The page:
Southeast Asian Splash

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ALHAMBRA, CA– On Sunday, April 23, the Southern California Burmese Association (SCBA) held its 11th annual Thingyan, the Burmese New Year Celebration. Every year in the middle of April, the Burmese come together to wish good blessings for the new year and have fun by putting on traditional dances, cultural foods, and splash each other with water.

This year, the venue of the Thingyan was San Gabriel High School. It was convenient because everyone knew where it was and the parking was free. Starting at 8:00 AM, set up took place and the performers got ready. SGHS’ auditorium was nice enough to fit the audience too. Later, the food trucks and cooks came to prepare their dishes to sell.

The stage was the center of entertainment while other activities such as playing with water and buying food took place in other areas of the school. First, the president and officers of SCBA spoke, with the Monterey Park mayor and Congresswoman Judy Chu following. In the auditorium, awards were handed out to the winners of the SCBA sport tournaments. The tournaments happen every year in the beginning of February, including badminton, bowling, golf, and table tennis.

Next, the winner of the SCBA Outstanding Youth Award was announced. Those who excel in school, volunteer regularly, and make a difference in the Burmese community are awarded. Afterwards, the cultural dances of Burmese tradition were presented on stage. Dancers and musicians of all ages, from six years old to even eighty years old took

part.

Outside, kids and teenagers were soaking in their clothes as they poured buckets of water on each other and shot with water guns. Splashing water on one another is a Thingyan tradition. It symbolizes the washing away of the old sins and cleanses everyone for the new year.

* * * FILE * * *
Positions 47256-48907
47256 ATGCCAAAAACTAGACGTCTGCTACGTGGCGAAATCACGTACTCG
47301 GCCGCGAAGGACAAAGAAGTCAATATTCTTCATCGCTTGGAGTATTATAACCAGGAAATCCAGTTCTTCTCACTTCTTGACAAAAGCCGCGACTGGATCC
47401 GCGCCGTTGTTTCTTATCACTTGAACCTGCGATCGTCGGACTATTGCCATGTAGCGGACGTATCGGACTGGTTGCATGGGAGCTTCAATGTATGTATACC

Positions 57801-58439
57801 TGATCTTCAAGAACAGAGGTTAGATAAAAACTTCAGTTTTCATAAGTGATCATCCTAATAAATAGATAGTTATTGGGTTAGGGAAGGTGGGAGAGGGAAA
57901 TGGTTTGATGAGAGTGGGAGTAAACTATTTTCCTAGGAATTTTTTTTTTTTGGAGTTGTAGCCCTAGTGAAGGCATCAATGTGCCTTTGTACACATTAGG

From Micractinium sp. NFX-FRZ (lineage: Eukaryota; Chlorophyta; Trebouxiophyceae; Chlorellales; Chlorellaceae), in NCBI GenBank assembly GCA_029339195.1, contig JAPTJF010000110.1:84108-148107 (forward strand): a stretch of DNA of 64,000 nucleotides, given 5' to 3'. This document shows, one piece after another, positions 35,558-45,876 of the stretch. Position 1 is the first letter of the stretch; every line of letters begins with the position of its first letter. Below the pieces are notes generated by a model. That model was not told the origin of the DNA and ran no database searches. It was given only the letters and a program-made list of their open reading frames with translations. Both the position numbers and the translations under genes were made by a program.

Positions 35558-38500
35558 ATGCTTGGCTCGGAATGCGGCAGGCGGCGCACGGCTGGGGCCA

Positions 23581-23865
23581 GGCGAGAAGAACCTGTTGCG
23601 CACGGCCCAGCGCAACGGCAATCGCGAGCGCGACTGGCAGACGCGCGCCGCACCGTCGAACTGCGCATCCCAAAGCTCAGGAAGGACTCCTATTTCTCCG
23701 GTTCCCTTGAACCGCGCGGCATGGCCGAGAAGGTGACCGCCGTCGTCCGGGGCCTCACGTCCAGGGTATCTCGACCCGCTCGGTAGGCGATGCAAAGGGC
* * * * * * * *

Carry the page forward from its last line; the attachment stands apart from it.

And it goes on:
Because of this unique way to celebrate New Year’s, westerners call it the Water Festival. Several other Southeast Asian countries, such as Thailand, Cambodia, Laos, and some parts of China, observe the new year festival. There are different terms for the new year. For example, Burma says Thingyan but Thailand says Songkran. In the end, it’s the same festival from the same calendar. Its roots lie in the religion of Buddhism from ancient times, but over the centuries it has become a cultural and social phenomenon. Lasting one whole week, the water festival is certainly a diverse holiday.

The rest of the event was for  family and friends to catch up and eat different types of Burmese food and drinks they usually can’t eat at home, like sugar cane water and water dessert. The SCBA Thingyan is the only gathering in Southern California, but Northern California is also having a Thingyan in late May. Putting together these cultural festivals brings a lot awareness to the Burmese community.

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